medwireNews: Growth hormone (GH) treatment of children with Silver-Russell Syndrome (SRS) is associated with early adrenarche, but this does not compromise their growth response, report researchers.

The 34 boys and 28 girls in the study reached adrenarche (dehydroepiandrosterone sulphate [DHEAS] level >500 ng/mL) at a median age of 9.2 and 8.1 years, respectively, which the researchers say is only about 1 year ahead of the population norm.

However, 13% percent of the patients – all boys – had premature adrenarche, defined as the finding of clinical pubarche in boys younger than 9 years, which the team says “is certainly more frequent than in the general population”.

Age at adrenarche was closely associated with age at gonadarche in boys (median 11.9 years), but not in girls (10.2 years). Just one patient of the 51 followed up to puberty had central precocious puberty – a boy who had gonadarche at the age of 6.9 years, following adrenarche at 2.3 years.

After accounting for confounding factors, low birthweight was a moderate predictor of early adrenarche in boys, but not girls, whereas low age at initiation of GH treatment was moderately to highly predictive. GH was initiated at a median age of 5.8 years in boys and 5.4 years in girls.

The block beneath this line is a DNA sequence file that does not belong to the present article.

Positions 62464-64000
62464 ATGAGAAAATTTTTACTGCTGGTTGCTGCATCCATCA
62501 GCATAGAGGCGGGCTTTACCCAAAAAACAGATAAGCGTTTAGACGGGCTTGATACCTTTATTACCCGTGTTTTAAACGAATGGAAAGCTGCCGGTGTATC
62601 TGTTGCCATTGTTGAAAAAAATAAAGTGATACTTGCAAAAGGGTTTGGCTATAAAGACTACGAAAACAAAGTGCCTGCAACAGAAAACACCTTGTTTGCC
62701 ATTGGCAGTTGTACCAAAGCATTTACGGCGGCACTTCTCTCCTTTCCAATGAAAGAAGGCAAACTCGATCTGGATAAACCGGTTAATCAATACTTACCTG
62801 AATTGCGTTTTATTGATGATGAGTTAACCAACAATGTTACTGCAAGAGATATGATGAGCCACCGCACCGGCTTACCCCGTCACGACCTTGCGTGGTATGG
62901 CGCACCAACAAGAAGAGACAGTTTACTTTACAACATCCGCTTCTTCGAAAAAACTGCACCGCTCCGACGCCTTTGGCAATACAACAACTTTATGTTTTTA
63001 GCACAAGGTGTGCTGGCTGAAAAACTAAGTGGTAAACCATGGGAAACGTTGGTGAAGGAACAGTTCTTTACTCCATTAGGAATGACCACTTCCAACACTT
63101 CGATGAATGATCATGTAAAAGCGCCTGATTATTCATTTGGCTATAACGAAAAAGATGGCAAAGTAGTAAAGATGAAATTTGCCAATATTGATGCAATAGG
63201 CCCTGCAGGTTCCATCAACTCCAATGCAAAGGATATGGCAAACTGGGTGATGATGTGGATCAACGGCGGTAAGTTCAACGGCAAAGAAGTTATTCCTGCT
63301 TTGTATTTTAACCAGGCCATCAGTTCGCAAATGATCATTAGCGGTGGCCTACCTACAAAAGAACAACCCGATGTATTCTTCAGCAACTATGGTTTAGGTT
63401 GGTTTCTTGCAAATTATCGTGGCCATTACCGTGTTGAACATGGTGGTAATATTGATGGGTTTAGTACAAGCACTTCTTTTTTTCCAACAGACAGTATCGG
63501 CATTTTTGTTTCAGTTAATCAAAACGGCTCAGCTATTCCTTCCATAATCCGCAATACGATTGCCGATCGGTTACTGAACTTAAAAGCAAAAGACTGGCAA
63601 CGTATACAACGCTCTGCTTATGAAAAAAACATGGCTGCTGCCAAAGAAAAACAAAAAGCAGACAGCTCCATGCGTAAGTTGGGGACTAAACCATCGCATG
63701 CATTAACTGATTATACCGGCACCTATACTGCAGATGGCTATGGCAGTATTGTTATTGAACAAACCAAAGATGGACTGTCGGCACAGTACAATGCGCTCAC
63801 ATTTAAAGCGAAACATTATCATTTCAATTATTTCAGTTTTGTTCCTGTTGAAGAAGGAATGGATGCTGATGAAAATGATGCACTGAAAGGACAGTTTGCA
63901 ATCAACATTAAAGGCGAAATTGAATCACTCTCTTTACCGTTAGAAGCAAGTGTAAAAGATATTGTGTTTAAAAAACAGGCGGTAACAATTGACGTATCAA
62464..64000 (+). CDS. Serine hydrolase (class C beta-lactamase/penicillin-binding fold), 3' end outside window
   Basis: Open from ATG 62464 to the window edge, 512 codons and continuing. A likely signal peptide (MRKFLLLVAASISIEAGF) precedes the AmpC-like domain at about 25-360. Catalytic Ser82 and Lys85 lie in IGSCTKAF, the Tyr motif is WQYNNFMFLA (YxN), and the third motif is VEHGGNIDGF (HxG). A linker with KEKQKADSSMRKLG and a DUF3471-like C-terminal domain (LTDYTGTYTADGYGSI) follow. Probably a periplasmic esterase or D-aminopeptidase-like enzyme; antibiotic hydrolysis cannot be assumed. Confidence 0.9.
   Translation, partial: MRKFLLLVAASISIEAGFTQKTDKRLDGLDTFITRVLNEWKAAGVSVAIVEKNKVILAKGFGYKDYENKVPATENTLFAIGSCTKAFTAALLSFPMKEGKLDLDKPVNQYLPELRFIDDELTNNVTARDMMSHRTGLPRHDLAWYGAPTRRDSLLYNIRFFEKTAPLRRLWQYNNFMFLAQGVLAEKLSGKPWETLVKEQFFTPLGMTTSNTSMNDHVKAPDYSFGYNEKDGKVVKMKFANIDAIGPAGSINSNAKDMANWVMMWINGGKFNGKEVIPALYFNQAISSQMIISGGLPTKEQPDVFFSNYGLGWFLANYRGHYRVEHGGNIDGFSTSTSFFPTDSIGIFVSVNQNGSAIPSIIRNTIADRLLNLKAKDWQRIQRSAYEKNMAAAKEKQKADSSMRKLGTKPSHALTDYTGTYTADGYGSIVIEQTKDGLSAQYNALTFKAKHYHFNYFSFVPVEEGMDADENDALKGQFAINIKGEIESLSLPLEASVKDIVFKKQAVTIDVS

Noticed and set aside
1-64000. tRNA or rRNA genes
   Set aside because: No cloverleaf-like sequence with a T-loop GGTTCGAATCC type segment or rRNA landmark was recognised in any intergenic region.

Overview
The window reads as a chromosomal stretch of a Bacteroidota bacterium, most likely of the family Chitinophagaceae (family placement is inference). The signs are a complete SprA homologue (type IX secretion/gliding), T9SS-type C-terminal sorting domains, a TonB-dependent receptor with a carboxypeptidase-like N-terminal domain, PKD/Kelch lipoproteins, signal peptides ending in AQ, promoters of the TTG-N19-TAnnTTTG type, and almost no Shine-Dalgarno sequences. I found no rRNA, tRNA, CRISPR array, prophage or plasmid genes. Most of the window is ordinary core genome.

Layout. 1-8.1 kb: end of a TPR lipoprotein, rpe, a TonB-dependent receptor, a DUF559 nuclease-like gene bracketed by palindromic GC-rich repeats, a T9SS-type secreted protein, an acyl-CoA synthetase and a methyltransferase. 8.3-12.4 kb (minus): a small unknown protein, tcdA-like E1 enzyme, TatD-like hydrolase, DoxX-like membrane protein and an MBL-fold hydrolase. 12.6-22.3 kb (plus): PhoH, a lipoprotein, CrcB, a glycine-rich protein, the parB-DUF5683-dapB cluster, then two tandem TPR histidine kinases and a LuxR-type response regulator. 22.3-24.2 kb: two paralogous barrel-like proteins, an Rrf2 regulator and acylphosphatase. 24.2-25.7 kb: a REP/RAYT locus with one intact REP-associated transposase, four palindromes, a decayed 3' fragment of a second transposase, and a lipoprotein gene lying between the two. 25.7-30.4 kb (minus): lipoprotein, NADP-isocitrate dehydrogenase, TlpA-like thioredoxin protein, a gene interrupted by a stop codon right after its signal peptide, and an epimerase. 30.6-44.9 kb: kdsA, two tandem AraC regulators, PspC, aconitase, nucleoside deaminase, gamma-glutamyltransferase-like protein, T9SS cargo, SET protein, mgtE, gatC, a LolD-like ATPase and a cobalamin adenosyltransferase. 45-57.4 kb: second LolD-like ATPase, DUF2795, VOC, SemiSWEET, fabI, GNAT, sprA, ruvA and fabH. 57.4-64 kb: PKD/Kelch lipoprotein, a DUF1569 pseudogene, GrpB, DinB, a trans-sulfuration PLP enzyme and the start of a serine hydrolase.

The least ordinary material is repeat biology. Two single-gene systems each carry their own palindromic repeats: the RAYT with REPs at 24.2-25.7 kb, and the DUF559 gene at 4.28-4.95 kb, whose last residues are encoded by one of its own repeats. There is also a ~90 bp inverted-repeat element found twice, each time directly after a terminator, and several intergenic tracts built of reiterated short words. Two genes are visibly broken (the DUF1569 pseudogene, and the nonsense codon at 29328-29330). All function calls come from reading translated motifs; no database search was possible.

Gerhard Binder (University Children’s Hospital, Tübingen, Germany) and co-researchers note that early GH initiation may not actually cause early adrenarche, because factors such as the severity of SRS and of growth failure influence the age at presentation and treatment, as could increasing recognition of SRS in the medical community.

However, they observe that studies in children born small for gestational age have reported a rise in DHEAS levels during GH treatment, suggesting that it could be a direct effect of GH.

“Importantly, the effects of early adrenarche on final height were negligible”, the team writes in The Journal of Clinical Endocrinology & Metabolism.

Neither adult height, difference between adult height and target height, nor treatment-related gain in height standard deviation scores were associated with age at adrenarche. The median residual growth after adrenarche was 36.7 cm in boys and 27.7 cm in girls, but there was greater residual growth in patients with earlier adrenarche and post-adrenarche growth was not influenced by age at GH initiation.

“Therefore, our data do not support a general therapeutic intervention in SRS aiming to enhance growth by suppressing adrenarche or inhibiting the aromatization of adrenal androgens”, conclude the researchers.

By Eleanor McDermid

J Clin Endocrinol Metab 2017; Advance online publication

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